Tag Archives: unfairly prejudiced
If any member feels that what is happening within the company is ‘unfairly prejudicial’ to him, he has a right to petition the court. The complaint may be based on past, present or even anticipated future events, and may be unfairly prejudicial to all of the members or only some or one of them. Whatever what has happened, is happening or will happen amounts to ‘unfair prejudice’ is judged on an objective basis, from the perspective of an impartial outsider.
For the petition to be successful, the member must prove that he has been affected in his capacity as member, although this has been given a very wide interpretation. For example, if it was one of the terms of a takeover that the previous owner of the business would receive shares in the acquiring company and become a director of that company, it may follow that the loss of the directorship constitutes ‘unfair prejudice’ to the member as the two positions are inextricably linked.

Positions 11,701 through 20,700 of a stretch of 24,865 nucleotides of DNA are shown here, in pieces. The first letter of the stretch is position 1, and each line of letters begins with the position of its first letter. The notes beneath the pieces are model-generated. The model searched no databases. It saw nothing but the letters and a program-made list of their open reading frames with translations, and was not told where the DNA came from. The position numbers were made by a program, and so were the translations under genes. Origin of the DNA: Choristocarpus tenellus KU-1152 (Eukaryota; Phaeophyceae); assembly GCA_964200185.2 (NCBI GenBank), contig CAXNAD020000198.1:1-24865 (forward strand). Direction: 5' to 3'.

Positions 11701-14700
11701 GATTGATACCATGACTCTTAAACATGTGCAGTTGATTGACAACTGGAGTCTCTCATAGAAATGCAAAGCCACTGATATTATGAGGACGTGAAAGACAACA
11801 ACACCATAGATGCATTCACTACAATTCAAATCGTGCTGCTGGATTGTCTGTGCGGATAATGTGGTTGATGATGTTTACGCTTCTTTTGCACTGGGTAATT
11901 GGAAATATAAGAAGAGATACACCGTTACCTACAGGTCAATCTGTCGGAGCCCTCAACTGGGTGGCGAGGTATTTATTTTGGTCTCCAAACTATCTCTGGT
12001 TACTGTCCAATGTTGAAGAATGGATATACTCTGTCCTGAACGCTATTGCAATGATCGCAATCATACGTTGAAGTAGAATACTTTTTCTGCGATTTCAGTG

In order to establish unfair prejudice, it is not necessary to prove that the value of the member’s shares have been adversely affected, although frequently this will have happened. Examples of potential unfair prejudice are:
- Non-payment of dividends;
- Directors awarding themselves excessive remuneration;
- Directors exercising their powers for an improper purpose; and
- Exclusion from management in a quasi-partnership type of company
If the court finds that a member has suffered unfair prejudice, it can make any order it thinks appropriate. However, the most common remedy given is an order that the other shareholders or the company itself should purchase the shares of the petitioner at a fair value. An example of this was Gerrard v Koby , where the order was granted as it was impractical for the parties to continue to work together. The House of Lords in O’Neill v Philips , held that the court’s powers were wide under s.994 but did not give an automatic right to withdrawal from a company where trust and confidence had broken down. Continue reading